Photo Credit: Brandon Malone
I grew up in rural western Pennsylvania, about 30 miles east of Pittsburgh. I was born and raised there; I went to high school and college there; I landed my first professional job as an advertising copywriter there. But at age 25, I decided I needed a change of scenery, and I moved 200 miles south to Virginia, leaving my friends and family — everything that was comfortable and familiar — behind.
It was terrifying, but as I settled in, I found that the folks I met in my new home town were in much the same situation as I was. Very few people are born and raised in Northern Virginia. They’re mostly transplants from other states and countries, here for government jobs or work in the tech industry. In our self-imposed expatriation from everything we knew, we became our own support system; our own family.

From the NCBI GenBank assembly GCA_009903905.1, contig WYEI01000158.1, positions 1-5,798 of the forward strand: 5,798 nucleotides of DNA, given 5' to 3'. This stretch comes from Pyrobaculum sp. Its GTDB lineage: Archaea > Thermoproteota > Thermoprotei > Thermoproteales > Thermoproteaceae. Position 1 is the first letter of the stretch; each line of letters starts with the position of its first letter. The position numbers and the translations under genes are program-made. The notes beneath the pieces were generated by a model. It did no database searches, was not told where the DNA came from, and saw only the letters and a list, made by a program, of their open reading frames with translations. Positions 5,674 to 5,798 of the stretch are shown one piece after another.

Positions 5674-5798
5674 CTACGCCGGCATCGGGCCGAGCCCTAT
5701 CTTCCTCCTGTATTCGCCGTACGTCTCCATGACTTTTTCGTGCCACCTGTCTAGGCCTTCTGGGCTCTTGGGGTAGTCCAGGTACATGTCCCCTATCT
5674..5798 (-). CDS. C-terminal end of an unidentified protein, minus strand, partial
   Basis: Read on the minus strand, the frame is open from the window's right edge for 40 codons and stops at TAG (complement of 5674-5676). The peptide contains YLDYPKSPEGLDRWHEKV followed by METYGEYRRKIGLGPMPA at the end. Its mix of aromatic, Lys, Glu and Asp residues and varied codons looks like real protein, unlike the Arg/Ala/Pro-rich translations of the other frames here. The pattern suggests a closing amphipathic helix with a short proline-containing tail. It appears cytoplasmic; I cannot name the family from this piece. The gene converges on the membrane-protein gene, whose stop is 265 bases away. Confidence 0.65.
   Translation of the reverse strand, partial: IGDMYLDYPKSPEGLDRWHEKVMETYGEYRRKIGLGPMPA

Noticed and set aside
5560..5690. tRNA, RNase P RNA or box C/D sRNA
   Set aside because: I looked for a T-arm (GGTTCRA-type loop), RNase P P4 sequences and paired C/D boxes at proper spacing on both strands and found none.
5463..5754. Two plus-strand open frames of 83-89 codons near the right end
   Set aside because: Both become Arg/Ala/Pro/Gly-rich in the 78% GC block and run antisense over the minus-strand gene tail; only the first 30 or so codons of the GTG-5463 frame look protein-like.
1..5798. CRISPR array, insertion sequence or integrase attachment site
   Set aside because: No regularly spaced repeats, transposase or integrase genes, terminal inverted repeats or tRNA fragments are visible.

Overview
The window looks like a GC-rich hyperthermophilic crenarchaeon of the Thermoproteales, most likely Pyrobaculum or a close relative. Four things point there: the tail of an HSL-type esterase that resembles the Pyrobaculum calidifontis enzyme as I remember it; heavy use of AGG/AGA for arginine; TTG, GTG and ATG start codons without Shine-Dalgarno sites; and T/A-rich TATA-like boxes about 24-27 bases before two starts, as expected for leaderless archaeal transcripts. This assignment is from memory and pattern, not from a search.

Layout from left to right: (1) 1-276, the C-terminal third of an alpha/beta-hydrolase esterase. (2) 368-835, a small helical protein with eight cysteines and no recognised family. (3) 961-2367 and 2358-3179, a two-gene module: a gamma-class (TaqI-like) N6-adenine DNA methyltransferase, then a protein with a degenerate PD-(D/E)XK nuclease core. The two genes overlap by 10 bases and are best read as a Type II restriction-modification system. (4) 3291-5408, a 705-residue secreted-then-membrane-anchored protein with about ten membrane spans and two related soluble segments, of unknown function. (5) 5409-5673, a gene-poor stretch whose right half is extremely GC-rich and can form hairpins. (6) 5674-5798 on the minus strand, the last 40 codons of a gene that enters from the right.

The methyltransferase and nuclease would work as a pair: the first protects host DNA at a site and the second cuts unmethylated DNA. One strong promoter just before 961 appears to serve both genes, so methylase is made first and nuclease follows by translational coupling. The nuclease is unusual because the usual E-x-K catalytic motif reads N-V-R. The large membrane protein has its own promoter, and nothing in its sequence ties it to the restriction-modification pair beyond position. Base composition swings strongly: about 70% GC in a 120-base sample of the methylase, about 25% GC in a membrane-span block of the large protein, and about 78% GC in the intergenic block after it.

As the holidays approached, we’d chat about how we missed the traditions we grew up with. Since I’d always been big on traditions (Pittsburgh is a town that thrives on tradition, almost to the point of a religious fervor), I decided to take matters into my own hands and start a few new customs for my extended friend-family. My favorite is Friendsgiving.
Friendsgiving falls in that sweet spot after the Thanksgiving Day turkey-coma wears off but before the Christmas crush sets in. Everyone is invited. They pile into my house from miles around until it bursts at the seams. The house is filled with music and laughter. The kids get all sugared up and run around like banshees on the loose. There’s never enough seating; there’s always too much food; but there’s just the right amount of good friends to share it with. It’s loud. It’s chaotic. And it’s a blast.
Keeping time-honored traditions alive is something to treasure, but creating new ones is part of the legacy we leave for the future. Let your log home be the place where these cherished new memories are made.
From all of us at Log Home Living, we hope that this holiday season is a joyous one, no matter how, or with whom, you celebrate it.
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